Fonseca Theatre Company's 'Fade': Finding your place in society tests the identity you may claim

One of the advantages of white-skin privilege for an American man came home to me as I attended

Lucia becomes fascinated with Abel's story.

"Fade" Saturday afternoon: I've never had to choose which aspect of being a white man I need to defend. 

I haven't had to apply my status or ambitions, either personal or professional, in order to find a context for them. I'm not proud of this, because I haven't had to do anything to avoid such a burden. For long, it was the default setting for many Americans. For traditionally marginalized groups, an acceptable personal identity has to be claimed, nurtured and defended while resisting imposed constraints and keeping internal and external demons at bay.

It's an ongoing task for the two characters in Tanya Saracho's play, whose production by the Fonseca Theatre Company was pandemic-delayed by two years. They have to sort out even what to call their people, and nothing less than how to properly designate Mexican-Americans, as well as everyone in this hemisphere of Hispanic heritage. The playwright uses "Latinx," production director Jordan Flores Schwartz, in her informative page of program notes, prefers "Latine." The pronunciation of the characters' names (Lucia and Abel) involves agenda-setting choices: how to identify their status, and not only their personal origins, but the origin of those origins: social class, family history, and so on.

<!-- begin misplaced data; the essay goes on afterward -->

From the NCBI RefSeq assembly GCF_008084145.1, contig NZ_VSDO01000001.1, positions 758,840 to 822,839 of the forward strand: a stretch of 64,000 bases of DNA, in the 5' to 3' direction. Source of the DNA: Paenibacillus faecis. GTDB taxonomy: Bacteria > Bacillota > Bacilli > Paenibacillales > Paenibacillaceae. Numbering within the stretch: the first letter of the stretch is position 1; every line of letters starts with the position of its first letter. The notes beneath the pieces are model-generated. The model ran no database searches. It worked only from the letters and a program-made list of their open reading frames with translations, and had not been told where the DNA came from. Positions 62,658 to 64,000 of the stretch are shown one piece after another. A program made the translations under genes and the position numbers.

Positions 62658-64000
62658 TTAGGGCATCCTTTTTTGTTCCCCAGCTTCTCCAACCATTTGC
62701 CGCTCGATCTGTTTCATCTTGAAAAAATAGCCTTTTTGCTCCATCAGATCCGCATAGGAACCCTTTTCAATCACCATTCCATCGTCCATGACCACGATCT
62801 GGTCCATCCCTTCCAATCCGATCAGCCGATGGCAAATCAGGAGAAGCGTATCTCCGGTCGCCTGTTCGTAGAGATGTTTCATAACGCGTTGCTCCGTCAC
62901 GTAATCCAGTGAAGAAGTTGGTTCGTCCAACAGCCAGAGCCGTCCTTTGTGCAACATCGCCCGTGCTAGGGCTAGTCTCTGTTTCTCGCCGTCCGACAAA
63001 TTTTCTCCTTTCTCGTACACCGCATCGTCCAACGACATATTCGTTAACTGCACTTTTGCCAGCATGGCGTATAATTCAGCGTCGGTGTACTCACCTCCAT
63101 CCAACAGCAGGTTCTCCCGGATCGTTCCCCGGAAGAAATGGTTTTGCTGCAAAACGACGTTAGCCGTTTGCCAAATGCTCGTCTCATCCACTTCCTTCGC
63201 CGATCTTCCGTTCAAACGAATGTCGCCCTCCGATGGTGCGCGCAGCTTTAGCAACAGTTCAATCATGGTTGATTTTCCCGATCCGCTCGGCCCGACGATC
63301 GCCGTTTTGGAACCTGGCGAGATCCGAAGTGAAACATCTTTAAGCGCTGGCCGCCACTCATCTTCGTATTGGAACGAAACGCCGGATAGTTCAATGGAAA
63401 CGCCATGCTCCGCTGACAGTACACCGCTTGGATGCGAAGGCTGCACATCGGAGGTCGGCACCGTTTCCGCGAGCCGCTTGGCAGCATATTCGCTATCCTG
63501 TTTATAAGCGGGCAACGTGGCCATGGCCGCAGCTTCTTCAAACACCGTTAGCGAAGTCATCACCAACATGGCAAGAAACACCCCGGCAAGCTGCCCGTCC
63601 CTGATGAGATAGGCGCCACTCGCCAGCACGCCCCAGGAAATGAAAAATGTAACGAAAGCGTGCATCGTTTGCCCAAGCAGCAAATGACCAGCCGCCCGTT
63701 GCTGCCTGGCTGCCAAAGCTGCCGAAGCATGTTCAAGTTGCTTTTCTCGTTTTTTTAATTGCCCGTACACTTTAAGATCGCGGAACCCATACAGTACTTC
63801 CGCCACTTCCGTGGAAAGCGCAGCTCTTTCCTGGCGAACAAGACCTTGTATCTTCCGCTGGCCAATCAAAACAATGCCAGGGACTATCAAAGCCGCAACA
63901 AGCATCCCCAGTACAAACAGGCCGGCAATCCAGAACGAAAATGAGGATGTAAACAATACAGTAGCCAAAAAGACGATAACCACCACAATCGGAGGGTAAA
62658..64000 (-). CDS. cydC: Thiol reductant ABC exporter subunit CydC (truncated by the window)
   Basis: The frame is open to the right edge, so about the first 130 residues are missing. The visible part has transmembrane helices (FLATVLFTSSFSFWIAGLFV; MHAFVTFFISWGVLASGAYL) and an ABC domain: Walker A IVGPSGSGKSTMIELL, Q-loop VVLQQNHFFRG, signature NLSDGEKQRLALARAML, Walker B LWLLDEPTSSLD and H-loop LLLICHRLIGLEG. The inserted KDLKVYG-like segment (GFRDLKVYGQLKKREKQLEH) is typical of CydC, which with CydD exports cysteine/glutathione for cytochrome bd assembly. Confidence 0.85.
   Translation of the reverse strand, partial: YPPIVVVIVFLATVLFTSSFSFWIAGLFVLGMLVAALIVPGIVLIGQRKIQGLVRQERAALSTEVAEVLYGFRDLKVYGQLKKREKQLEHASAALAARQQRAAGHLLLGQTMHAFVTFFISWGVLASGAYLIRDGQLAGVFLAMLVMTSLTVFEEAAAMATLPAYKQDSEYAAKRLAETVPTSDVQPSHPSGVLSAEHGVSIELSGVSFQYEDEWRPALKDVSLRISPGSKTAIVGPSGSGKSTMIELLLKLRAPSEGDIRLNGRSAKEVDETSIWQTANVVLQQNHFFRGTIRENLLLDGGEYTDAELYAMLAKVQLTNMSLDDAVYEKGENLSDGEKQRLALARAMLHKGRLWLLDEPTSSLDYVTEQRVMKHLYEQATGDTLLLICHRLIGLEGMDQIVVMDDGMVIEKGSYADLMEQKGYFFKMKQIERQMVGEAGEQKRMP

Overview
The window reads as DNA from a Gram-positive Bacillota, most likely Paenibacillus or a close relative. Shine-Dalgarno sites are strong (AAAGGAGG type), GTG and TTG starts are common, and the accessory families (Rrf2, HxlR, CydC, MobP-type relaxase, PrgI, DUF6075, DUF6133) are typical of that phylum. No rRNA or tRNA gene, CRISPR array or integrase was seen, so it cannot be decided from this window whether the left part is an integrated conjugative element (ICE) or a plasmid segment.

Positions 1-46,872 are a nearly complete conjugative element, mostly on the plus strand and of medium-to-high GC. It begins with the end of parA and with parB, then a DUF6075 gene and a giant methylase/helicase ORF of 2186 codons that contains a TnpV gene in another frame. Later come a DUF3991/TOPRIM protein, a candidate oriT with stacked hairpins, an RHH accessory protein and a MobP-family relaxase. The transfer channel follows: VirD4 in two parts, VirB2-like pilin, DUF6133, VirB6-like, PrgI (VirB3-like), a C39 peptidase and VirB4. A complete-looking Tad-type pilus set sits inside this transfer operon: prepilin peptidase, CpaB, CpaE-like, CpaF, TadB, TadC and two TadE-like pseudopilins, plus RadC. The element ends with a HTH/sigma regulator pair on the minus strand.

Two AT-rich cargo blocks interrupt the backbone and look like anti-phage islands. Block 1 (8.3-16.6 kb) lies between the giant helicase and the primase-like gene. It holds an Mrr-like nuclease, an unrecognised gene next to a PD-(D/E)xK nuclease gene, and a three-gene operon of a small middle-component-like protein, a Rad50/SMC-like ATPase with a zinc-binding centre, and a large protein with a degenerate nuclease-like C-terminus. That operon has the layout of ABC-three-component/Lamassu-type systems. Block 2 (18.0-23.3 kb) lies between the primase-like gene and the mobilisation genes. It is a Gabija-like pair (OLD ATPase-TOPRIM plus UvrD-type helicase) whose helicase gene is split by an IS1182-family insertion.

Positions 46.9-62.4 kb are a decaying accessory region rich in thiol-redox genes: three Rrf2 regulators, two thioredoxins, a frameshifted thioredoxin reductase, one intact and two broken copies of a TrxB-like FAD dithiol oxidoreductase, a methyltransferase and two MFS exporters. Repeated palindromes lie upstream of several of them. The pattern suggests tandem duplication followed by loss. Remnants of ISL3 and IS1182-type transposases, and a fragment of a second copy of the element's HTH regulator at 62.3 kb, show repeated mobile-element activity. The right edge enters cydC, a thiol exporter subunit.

"Fade" addresses the specific questions that creative people among Latine must struggle to settle, especially when they seek to place themselves and their narratives within a popular culture still ruled by white men. The play's setting is a lower-level corporate office in Hollywood's signature industry of television, the junior partner to the city's movieland roots.  Saracho's personal history overlaps significantly with influences upon Lucia, a novelist seeking TV success, but psychologically conflicted about her prospects. She's out of touch personally with her people, and to some extent with people in general, as she's been used to working from home before moving to Los Angeles from Chicago.

Ambitious newcomer and janitor get acquainted.
The play loses little time in developing a close friendship between Lucia, a corporate neophyte at odds with her boss and one "mansplaining" underling rival, and Abel, the building's janitor. She assumes she should speak Spanish to him — a mistake that opens up an initial gulf. But soon the relationship becomes too conveniently close. Except for one impulsive kiss, it never gets romantic. Still, there's something like a lover's quarrel, involving betrayal.

Over 90 uninterrupted minutes, "Fade" casts Lucia in an increasingly unsympathetic light. She's rightly resentful of the tokenism that limits her horizons. She goes from on edge and unsettled, keenly aware of the low-quality scripts she's barely able to shape, to catching on to how breaking in professionally means, simply, breaking.

Abel lends a sympathetic ear to Lucia's plight. Despite the difference in status, he senses their common